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  • Chapter 5

    Moduli of abelian varieties

    Ching-Li Chai∗ and Frans Oort

    Introduction

    We discuss three questions listed in the 1995 collection [74] and (partial) answers to them. We will also describe ideas connected with other problems on related topics. Throughout this article p denotes a fixed prime number.

    0.1. [74, Conjecture 8B] (irreducibility of Newton polygon strata). Let β be a non- supersingular symmetric Newton polygon. Denote by Wβ,1 the Newton polygon stratum in the moduli space Ag,1⊗Fp of g-dimensional principally polarized abelian varieties in characteristic p. We made the following conjectured in 1995.

    Every non-supersingular NP stratum Wβ,1 in Ag,1 ⊗ Fp is geometrically irreducible.

    We knew at that time that (for large g) the supersingular locus Wσ in Ag,1 ⊗ Fp is geo- metrically reducible; see 6.9 for references. And we had good reasons to believe that every non-supersingular Newton polygon strata in Ag,1⊗Fp should be geometrically irreducible. This conjecture was proved in [4, Thm. 3.1]. See Section 6 for a sketch of a proof, its ingredients and other details.

    0.2. [74, § 12] (CM liftings). Tate proved that every abelian variety A defined over a finite κ field is of CM type, that is its endomorphism algebra End0κ(A) := Endκ(A) ⊗Z Q contains a commutative semisimple algebra over Q whose dimension over Q is twice the dimension of A ; see [98], Th. 2 on page 140. Honda and Tate proved that every abelian variety over Fp is isogenous to an abelian variety which admits a CM lifting to characteristic zero; see [33, Main Theorem, p. 83] and [99, Thm. 2, p. 102]. More precisely:

    For any abelian variety A over a finite field κ = Fq, there exists a finite extension field K ⊃ κ, an abelian variety B0 over K, a K-isogeny between A⊗κ K and B0, and a CM lift of B0 to characteristic zero.

    Two follow-up questions arise naturally.

    Is a field extension K/κ necessary (for the existence of a CM lift)? Is (a modification by) an isogeny necessary (for the existence of a CM lift)?

    The answer to the second question above is “yes, an isogeny is necessary in general”: we knew in 1992 [73] that there exist abelian varieties defined over Fp which do not admit CM lifting to characteristic zero. Later, more precise questions were formulated, in 0.2.1 and 0.2.2 below.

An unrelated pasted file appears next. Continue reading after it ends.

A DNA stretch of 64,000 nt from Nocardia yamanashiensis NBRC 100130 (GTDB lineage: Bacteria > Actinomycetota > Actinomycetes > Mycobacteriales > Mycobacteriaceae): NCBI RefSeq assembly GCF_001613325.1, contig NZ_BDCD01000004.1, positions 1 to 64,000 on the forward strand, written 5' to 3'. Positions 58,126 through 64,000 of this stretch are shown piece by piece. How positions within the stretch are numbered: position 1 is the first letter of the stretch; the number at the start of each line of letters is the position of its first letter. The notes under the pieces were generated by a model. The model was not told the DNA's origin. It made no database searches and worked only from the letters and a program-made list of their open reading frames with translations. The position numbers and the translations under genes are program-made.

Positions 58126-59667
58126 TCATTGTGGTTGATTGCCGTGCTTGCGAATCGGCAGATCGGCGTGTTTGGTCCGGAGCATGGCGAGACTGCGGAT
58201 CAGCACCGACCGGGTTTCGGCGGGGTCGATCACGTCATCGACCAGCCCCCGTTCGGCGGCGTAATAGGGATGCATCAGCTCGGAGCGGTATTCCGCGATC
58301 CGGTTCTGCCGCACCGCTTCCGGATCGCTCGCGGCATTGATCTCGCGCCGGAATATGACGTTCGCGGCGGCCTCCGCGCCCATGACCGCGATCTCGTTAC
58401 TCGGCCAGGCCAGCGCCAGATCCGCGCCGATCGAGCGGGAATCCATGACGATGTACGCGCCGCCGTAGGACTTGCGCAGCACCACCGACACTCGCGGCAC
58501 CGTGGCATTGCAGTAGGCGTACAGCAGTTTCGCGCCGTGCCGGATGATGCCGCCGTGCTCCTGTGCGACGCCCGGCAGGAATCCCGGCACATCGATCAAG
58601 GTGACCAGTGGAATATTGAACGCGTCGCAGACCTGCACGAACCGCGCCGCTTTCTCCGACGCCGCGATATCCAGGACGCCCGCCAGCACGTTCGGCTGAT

∗C.-L. Chai was partially supported by NSF grant DMS 1200271 and a Simons fellowship.

    1

  • 0.2.1. Suppose that A is an abelian variety over a finite field κ. Does there exists a κ-isogeny A → B0 such that B0 admits a CM lift to characteristic zero? In other words, is a field extension necessary in the Honda-Tate theorem?

    0.2.2. Suppose that A is an abelian variety over a finite field κ. Does there exist a κ-isogeny A → B0 and a CM lifting of B0 to a normal mixed characteristics local domain with residue field κ?

    Complete answers to 0.2.1, 0.2.2 and some further CM lifting questions are given in [2]. Below, in Section 7 we will describe the questions, methods and results.

    0.3. [74, § 13] (generalized canonical coordinates). Around a moduli point x0 = [X0, λ0] of an ordinary abelian variety over a perfect field k ⊃ Fp, the formal completion

    A/x0g,1 ∼= ( (Gm)∧

    )g(g+1)/2 of the moduli space Ag,1 over W (k) is a formal torus, where the origin is chosen to be the canonical lift of (X0, λ0); see [49] and [43]. Also see [55].

    In [74, 13A] we asked for “canonical coordinates” around any moduli point in Ag ⊗Fp, with a note that this question “should be made much more precise before it can be taken seriously.” We will show results and limitations:

    (a) We do not know how to produce “canonical coordinates” in mixed characteristics (0, p) for the formal completion of Ag,1 at a non-ordinary point, nor do we know a how to produce good or useful “canonical coordinates” for the formal completion of Ag,1 ⊗ Fp at a non-ordinary point.

    (b) We (think we) can construct the right concept around an Fp-point of a central leaf in Ag ⊗ Fp ; see [5].

    Note that the central leaf through the moduli point of an ordinary abelian variety is the dense open subset of the moduli space consisting of all ordinary points. So this statement (b) can be regarded as a generalization of the Serre–Tate canonical coordinates. This is a weak generalization; its limitation is given in (a).

    – The central leaf passing through an almost ordinary abelian variety (i.e. the p- rank equals dim(A)− 1) is a dense open subset of the Newton polygon stratum in characteristic p attached to the given abelian variety.